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Play review: Visiting Mr. Green--World Premiere

Eli Wallach stars in world premiere at Berkshire Theatre Festival (play review).

Written by Jeff Baron, Directed by John Rando
Berkshire Theatre Festival
Stockbridge, MA, USA
June 20-July 6, 1996

Reviewed by Shel Horowitz

Eli Wallach, as Mr. Green, carries this world premiere to unexpected heights in a stellar performance of a great new play.

The script, crowded both with humor and pathos, chronicles the relationship of two men: a cantankerous, disoriented 86-year-old widower living in poverty in a New York City apartment, and a 25-year-old gay corporate executive. Brought together by court order after the younger man drives into Mr. Green as he crosses the street, they have conflicts in lifestyle, values, and expectations. Mr. Green is a packrat, surrounded by months of unread mail, decades of crumbling telephone books--and an isolation anchored only by his traditional Judaism. Ross, also Jewish but not observant, is a neat freak and a spendthrift. After a rocky start--"You hit me with your car and now you're standing in my kitchen yelling at me?"--the two learn not only to coexist but to peel back the layers of their emotions, face their own demons, and use each other's strengths to conquer them.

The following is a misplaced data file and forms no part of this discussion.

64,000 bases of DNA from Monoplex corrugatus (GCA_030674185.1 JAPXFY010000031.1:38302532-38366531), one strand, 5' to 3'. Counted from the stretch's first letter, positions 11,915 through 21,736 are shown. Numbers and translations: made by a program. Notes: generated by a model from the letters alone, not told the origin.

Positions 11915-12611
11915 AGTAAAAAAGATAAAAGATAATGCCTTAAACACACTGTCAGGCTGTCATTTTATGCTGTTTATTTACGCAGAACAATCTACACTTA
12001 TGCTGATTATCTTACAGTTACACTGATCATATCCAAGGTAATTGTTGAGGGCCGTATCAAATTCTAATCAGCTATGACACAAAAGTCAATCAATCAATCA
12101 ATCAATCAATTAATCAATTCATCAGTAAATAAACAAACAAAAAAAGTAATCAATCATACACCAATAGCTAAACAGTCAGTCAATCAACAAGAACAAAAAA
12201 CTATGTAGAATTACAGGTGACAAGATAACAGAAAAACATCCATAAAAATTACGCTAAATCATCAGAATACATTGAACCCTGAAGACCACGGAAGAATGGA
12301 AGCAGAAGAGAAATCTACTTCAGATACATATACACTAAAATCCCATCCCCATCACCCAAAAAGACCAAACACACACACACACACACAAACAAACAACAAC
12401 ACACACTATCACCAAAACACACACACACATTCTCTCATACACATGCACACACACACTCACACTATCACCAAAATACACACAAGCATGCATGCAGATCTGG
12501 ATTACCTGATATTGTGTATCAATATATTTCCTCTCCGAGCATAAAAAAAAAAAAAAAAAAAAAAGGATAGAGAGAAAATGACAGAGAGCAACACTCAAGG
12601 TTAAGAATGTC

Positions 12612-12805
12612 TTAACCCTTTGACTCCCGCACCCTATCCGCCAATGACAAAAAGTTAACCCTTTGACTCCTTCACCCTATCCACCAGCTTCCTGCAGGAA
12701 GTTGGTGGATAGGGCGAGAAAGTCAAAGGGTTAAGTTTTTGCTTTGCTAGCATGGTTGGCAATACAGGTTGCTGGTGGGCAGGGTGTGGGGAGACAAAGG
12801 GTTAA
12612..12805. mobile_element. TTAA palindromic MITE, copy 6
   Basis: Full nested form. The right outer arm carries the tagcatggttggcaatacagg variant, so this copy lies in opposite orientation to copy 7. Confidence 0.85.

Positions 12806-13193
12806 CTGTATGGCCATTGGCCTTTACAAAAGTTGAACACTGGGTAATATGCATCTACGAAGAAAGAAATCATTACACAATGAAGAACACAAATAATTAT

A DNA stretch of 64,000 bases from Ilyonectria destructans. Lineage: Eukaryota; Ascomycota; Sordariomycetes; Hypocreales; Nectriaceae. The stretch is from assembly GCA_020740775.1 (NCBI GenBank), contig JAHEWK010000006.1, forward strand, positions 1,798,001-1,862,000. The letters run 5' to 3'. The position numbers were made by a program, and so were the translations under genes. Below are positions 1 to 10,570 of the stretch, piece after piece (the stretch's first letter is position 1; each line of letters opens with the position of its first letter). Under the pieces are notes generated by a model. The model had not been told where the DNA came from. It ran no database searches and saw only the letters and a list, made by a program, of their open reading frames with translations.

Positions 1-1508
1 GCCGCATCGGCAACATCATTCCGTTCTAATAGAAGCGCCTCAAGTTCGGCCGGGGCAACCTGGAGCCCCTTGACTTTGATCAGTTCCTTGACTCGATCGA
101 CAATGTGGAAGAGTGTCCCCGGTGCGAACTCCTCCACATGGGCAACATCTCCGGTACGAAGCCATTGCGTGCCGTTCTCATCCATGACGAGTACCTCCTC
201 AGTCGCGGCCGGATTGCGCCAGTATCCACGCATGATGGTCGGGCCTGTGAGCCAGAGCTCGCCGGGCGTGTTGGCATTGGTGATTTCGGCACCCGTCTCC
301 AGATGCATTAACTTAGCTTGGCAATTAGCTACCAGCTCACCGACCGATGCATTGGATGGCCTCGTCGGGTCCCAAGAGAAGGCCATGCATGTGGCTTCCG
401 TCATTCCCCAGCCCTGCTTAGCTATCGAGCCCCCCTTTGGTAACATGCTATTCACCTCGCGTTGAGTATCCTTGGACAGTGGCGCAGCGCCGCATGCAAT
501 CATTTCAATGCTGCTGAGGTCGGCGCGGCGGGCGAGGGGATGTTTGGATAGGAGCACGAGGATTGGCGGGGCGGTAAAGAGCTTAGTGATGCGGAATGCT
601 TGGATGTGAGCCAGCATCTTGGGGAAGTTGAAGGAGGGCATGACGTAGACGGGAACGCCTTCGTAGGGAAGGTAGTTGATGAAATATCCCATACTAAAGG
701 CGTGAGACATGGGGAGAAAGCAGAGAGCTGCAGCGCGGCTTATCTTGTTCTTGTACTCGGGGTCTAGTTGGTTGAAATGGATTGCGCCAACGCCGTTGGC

Though saddled with a couple of plot points that strain credulity--living where he does, Mr. Green would lock his door, and Ross's closeted life doesn't fit well with his gay militancy--these are minor quarrels in an exceptional night of theater. Both actors give great performances, but Wallach shows us where his reputation comes from. He can convey volumes with a twitch of the shoulder, a raise of an eyebrow. Highly recommended.

Shel Horowitz, Editor of Global Travel Review and owner of, is the author of the e-book, The Penny-Pinching Hedonist: How to Live Like Royalty with a Peasant's Pocketbook, and the creator of the Ethical Business Pledge campaign.

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